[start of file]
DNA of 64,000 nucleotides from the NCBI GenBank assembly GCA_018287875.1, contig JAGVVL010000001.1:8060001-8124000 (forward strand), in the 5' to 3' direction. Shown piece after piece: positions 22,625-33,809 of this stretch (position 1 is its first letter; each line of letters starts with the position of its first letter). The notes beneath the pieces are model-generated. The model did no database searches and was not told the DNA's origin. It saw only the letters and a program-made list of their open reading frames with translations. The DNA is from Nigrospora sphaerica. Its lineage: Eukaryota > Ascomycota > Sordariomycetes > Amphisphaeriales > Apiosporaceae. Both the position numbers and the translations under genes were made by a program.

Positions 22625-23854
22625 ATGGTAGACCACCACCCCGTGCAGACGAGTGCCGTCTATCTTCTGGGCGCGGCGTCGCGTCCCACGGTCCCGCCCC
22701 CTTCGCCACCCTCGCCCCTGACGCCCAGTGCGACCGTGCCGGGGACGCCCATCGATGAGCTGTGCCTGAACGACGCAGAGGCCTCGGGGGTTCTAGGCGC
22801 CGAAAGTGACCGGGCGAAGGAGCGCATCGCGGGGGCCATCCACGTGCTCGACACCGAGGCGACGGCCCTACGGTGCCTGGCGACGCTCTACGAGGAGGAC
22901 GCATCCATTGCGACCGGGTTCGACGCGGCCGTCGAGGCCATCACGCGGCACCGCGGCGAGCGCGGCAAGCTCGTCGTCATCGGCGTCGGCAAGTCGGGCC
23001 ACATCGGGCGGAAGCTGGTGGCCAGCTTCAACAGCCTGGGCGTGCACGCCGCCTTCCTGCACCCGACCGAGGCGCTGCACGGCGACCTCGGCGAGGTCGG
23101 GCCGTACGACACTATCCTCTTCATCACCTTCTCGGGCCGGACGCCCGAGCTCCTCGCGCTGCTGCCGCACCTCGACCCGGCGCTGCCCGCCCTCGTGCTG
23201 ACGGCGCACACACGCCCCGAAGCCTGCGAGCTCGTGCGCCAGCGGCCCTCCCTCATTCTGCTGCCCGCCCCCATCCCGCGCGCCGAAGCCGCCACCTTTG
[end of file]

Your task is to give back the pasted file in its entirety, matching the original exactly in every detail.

DNA of 64,000 nucleotides from the NCBI GenBank assembly GCA_018287875.1, contig JAGVVL010000001.1:8060001-8124000 (forward strand), in the 5' to 3' direction. Shown piece after piece: positions 22,625-33,809 of this stretch (position 1 is its first letter; each line of letters starts with the position of its first letter). The notes beneath the pieces are model-generated. The model did no database searches and was not told the DNA's origin. It saw only the letters and a program-made list of their open reading frames with translations. The DNA is from Nigrospora sphaerica. Its lineage: Eukaryota > Ascomycota > Sordariomycetes > Amphisphaeriales > Apiosporaceae. Both the position numbers and the translations under genes were made by a program.

Positions 22625-23854
22625 ATGGTAGACCACCACCCCGTGCAGACGAGTGCCGTCTATCTTCTGGGCGCGGCGTCGCGTCCCACGGTCCCGCCCC
22701 CTTCGCCACCCTCGCCCCTGACGCCCAGTGCGACCGTGCCGGGGACGCCCATCGATGAGCTGTGCCTGAACGACGCAGAGGCCTCGGGGGTTCTAGGCGC
22801 CGAAAGTGACCGGGCGAAGGAGCGCATCGCGGGGGCCATCCACGTGCTCGACACCGAGGCGACGGCCCTACGGTGCCTGGCGACGCTCTACGAGGAGGAC
22901 GCATCCATTGCGACCGGGTTCGACGCGGCCGTCGAGGCCATCACGCGGCACCGCGGCGAGCGCGGCAAGCTCGTCGTCATCGGCGTCGGCAAGTCGGGCC
23001 ACATCGGGCGGAAGCTGGTGGCCAGCTTCAACAGCCTGGGCGTGCACGCCGCCTTCCTGCACCCGACCGAGGCGCTGCACGGCGACCTCGGCGAGGTCGG
23101 GCCGTACGACACTATCCTCTTCATCACCTTCTCGGGCCGGACGCCCGAGCTCCTCGCGCTGCTGCCGCACCTCGACCCGGCGCTGCCCGCCCTCGTGCTG
23201 ACGGCGCACACACGCCCCGAAGCCTGCGAGCTCGTGCGCCAGCGGCCCTCCCTCATTCTGCTGCCCGCCCCCATCCCGCGCGCCGAAGCCGCCACCTTTG